By Rabbi Aron Tendler | Series: | Level:


A person was looking to purchase a used car. He approached a friend of his who has a reputation to have expertise in cars to ask advice regarding one specific car. The friend inspected the exterior of the car visually, and advised the potential buyer to buy it. Based on this advice, the car was purchased.

After driving the car for a few days, the buyer realized that there were severe problems with the engine of the car. Had there been a thorough evaluation of the car before purchase, these defects would have detected. He has tried to find the seller to demand a refund, but the seller is no where to be found.

Is the friend who advised the purchaser to acquire the car liable for the loss caused by his advice?

What is the Halacha?


  1. If the friend received payment for his advice, he is obligated to pay for any direct loss that resulted from his advice. This is true even if the purchaser did not tell the adviser that he is going to buy the car based solely on his advice.

  2. If the adviser is not getting paid for his advice, we make the following distinction. If he really is an expert on cars but happened to make an unintentional mistake this once, he is not liable to pay for the loss. However, he must provide proof that he is an expert.

    However, if he is not an expert on this subject, and offered his advice anyway without telling the buyer that he has no expertise, or without telling him not to rely solely on his advice, if it was clear that the buyer was going to solely rely on his advice, the adviser must pay for the loss caused by his advice. This is because this case goes into the classification of Garmi (see below), in which a person is held liable for causing damage.


  1. The Nesivos Mishpat (306:14) states that an adviser who is being paid for his advice is liable to pay for any loss that may result from his advice, even if the recipient of the advice did not expressly tell him that he is relying entirely on him. This is because the understanding is that he is accepting payment for providing correct advice.

  2. The Halachos stated above in B originate in the Gemara in Bava Kamma (99b) and are stated as the Halacha in Choshen Mishpat (306:6-7). The Shulchan Oruch, the Rema and the Shach (12) all conclude that the Halacha is like the Rif that an unpaid adviser who is not an expert is obligated to pay for loss caused by his advice only if he knew that his advice was being relied on, whether told explicitly by his friend or whether it is clear from the context of the question.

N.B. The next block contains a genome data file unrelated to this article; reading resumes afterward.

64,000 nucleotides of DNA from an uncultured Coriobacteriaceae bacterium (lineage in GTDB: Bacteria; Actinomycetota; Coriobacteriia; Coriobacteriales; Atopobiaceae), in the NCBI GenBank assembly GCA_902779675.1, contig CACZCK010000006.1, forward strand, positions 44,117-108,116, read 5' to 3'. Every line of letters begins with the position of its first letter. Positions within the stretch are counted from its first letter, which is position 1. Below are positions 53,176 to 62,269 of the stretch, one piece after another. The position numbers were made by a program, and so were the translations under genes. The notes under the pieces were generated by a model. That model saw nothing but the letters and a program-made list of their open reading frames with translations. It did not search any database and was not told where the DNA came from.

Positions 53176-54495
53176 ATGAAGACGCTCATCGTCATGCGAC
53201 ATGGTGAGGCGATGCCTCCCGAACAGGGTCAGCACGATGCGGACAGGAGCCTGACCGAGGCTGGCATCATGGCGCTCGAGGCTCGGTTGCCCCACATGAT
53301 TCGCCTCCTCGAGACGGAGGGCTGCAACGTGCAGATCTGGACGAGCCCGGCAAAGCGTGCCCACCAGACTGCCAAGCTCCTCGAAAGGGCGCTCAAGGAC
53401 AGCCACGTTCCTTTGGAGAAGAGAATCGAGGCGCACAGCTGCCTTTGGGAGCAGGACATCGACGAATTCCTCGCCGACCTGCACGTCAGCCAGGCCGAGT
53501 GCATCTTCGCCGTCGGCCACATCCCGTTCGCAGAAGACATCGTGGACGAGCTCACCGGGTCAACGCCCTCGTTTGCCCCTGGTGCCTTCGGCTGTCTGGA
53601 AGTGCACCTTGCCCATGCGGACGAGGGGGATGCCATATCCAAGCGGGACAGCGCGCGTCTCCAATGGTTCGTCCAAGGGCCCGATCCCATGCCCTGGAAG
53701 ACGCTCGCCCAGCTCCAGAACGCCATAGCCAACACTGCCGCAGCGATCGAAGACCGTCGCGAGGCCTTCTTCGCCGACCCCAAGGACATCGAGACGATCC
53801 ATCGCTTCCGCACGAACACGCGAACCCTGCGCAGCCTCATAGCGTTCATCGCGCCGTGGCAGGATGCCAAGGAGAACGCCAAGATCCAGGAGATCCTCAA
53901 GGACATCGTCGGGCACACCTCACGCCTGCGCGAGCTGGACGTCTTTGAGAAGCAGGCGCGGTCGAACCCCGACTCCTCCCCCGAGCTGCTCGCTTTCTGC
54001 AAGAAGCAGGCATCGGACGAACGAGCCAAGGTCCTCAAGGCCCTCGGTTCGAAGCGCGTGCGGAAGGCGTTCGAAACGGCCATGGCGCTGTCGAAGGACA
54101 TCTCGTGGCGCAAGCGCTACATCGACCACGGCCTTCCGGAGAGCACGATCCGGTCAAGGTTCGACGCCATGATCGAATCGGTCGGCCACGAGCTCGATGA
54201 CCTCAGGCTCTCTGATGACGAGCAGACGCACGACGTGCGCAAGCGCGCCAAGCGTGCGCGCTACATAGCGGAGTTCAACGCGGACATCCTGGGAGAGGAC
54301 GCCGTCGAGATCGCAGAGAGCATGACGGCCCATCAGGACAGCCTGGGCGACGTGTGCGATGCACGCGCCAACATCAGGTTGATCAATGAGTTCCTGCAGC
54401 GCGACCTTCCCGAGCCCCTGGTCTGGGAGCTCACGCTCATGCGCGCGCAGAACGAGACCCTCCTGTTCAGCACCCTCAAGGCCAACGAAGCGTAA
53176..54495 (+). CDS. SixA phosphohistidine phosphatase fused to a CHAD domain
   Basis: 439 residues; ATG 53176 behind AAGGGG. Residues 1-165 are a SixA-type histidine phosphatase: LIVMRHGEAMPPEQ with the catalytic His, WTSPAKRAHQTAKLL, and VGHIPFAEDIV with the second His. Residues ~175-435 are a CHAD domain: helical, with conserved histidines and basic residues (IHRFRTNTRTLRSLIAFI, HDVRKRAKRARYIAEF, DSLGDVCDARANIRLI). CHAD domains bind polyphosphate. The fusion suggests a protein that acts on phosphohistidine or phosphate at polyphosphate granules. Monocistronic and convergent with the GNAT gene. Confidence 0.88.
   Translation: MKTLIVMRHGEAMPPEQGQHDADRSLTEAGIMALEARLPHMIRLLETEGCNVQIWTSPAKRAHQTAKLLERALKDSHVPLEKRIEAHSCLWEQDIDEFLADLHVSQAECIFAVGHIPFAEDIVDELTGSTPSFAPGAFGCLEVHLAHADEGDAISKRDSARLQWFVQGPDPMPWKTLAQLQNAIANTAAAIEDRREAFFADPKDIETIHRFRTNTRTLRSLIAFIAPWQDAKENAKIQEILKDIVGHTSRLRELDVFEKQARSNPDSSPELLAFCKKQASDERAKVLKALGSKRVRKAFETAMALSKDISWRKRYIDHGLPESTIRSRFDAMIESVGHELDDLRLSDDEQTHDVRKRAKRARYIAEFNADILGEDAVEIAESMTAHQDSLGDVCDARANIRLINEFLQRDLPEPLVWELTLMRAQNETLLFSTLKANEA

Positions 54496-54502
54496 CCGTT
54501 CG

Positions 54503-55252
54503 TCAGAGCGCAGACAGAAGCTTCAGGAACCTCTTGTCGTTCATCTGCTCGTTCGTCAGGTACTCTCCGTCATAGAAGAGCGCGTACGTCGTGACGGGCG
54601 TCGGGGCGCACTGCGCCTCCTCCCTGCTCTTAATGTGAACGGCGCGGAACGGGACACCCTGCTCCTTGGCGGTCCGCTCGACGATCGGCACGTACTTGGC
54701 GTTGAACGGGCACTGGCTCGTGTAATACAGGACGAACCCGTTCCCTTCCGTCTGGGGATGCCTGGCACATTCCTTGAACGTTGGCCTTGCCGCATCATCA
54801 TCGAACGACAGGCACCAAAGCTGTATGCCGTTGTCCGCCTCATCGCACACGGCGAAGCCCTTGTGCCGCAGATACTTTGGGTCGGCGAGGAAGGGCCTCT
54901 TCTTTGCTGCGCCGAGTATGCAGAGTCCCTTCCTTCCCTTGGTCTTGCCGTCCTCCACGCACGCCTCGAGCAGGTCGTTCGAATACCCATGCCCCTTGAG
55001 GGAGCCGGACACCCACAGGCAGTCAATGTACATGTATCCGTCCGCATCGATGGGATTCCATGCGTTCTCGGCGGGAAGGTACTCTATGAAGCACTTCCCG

If the unpaid adviser is not aware that his advice is going to be relied on, he has no liability. This is because he has the right to claim that he did not feel a need to be so careful with his advice since he assumed that the asker would seek advice from others also.

GARMI- Although it is forbidden to indirectly cause a loss to someone, generally speaking a Bais Din cannot award compensation for such damages. However, the damager is liable “B’Dinei Shomayim” (in the Heavenly Court, i.e., there is actual liability, just that the damages technically cannot be collected. This is similar to a case of someone who murders someone else but there are no witnesses, although we technically cannot punish him, he is clearly liable “B’Dinei Shomayim”). This type of damages is called GRAMMA.

However, there is one classification of indirect damages that a Bais din is permitted to award compensation for, called GARMI. What are the criteria for a case to be classified as Garmi? This is a very complex issue that the Rishonim have spent much time and energy grappling with. However the Rema (Choshen Mishpat 386:3) quotes the opinion of the Ritzbah (originally quoted in Tosafos in Bava Basra 22b [D”H Zos Omeres]) that the cases of Garmi are common cases of indirect damages in which the Chachomim felt that they must penalize the damager so that he should not take advantage of the fact that he would not be liable in court, and constantly inflict these damages on others.

The Shach there (24) states that since the liability for Garmi is a penalty by our Chazal, today, we have no right to classify cases as Garmi, unless we find a precedent for such liability in the Gemara. Our case of liability for bad advice is one such case that is mentioned in the Gemara and quoted as the Halacha in Shulchan Oruch as we stated above.

For further discussion on the laws of Gramma and Garmi, see the Shulchan Oruch Choshen Mishpat 386 – the entire Siman deals with this issue.

This class is translated and moderated by Rabbi Aaron Tendler of Yeshivas Ner Yisroel in Baltimore. Rabbi Tendler accepts full responsibility for the accuracy of the translation and will be happy to fax originals of the articles in Hebrew to anyone interested.

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Please Note: The purpose of this column is to make people aware of Choshen Mishpat situations that can arise at any time, and the Halachic concepts that may be used to resolve them. Each individual situation must be resolved by an objective, competent Bais Din (or Rabbinic Arbitrator) in the presence of all parties involved!